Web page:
Women at the forefront of politics: the organizing work of the Sahrawi women

24/03/2023 |

By El-Ejla Chejh Alla (Ayla Chejh)

On her article, El-Ejla Chejh Alla (Ayla Chejh) talks about the operation of the National Union of Sahrawi Woman, and their struggles during war times

The National Union of Sahrawi Woman [Unión Nacional de Mujeres Saharauis – UNMS] includes women from the Refugee Camps (located in west Algeria), the original Sahrawi land occupied by Moroccan military, and among the diaspora. The reason why the Sahrawi women is found in all these different locations is because of the Moroccan Occupation of our territory.

Many of Sahrawi people from the now occupied territory left in 1975 because of the progressive Moroccan invasion. The Moroccan military invaded to enslave the Sahrawi people. At the time, we were unstable because of our limited military capacities, which has left us feeling insecure. Many people left the occupied area, but with the hope that they would return quickly. That didn’t happen, and we now have spent this whole time here at the refugee camps.

It’s vital to create an atmosphere for Sahrawi women, so they do not suffer from the extended time spent here, feeling like there is nothing they can do for their people. On this basis, we need to ensure a political organization for women to keep up with their life conditions. This political and social work done by the UNMS started just one year after the Moroccan occupation, and continued here in the Refugee Camps, which was built from scratch by women in 1975.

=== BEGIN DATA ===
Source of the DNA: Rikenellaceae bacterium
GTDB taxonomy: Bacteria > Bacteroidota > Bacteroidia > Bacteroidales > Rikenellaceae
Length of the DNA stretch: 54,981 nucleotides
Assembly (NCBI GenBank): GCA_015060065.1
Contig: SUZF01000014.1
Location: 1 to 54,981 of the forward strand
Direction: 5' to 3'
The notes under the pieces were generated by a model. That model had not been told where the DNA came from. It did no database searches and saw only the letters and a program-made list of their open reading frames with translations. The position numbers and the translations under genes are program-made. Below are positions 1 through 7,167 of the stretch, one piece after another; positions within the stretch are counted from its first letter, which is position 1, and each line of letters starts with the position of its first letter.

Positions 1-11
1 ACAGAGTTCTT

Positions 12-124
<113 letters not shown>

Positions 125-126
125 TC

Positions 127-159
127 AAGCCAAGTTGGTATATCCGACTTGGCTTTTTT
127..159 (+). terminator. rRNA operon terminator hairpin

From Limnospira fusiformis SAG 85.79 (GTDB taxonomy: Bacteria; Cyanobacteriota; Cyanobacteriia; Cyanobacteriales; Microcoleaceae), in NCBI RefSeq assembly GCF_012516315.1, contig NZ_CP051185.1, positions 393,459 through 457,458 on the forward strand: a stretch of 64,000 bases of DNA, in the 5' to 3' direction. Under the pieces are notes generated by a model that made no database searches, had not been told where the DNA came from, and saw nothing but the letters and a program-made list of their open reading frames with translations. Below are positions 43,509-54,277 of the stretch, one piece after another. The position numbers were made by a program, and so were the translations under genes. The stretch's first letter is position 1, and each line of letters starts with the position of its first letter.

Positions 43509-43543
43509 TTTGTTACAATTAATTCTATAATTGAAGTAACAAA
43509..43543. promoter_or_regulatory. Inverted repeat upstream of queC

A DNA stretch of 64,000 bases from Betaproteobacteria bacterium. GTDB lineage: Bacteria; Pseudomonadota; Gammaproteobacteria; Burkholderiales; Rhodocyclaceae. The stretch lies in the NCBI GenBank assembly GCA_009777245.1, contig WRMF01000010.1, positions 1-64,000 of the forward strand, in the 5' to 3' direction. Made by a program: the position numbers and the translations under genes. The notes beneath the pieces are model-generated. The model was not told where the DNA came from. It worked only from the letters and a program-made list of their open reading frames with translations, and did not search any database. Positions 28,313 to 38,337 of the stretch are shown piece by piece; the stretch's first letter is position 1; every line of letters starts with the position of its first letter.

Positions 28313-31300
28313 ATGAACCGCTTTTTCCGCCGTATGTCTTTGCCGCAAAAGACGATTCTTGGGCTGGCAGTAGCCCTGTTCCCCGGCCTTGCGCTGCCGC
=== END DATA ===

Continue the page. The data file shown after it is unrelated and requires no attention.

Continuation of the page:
At the UNMS we try to pursue an awareness of our political context and to ensure women participation in politics. We try to prevent social issues specific to women because there isn’t a society that doesn’t have problems. We guarantee that women will be in positions of decision making. At the same time, we also encourage women to become self-sufficient, through their own start up projects, or cooperative projects.

Women at the forefront of politics

We talk about politics in two ways: domestic and internationally. At the domestic level we say that the Sahrawi Arab Democratic Republic are a developing country. Based on this, we need an awareness for women in politics. How do we create this awareness atmosphere? We spread a political awareness and, at the same time, we are practicing it. This is the developing that we are in right now: organizing women to be in the General Cabinet of the Political Front. And we also have women in the parliament, women representatives for the countries that recognize us, and women ambassador. At the international level, we help woman to send their message in more settings to share about the Sahrawi cause. They participate in international congresses, conferences, and we help them to become members in these international organizations and associations.

Our struggle and hope is that the Sahrawi people return to Western Sahara, but under the flag of the Sahrawi Arab Democratic Republic, that is the true future and the future for the Sahrawi woman.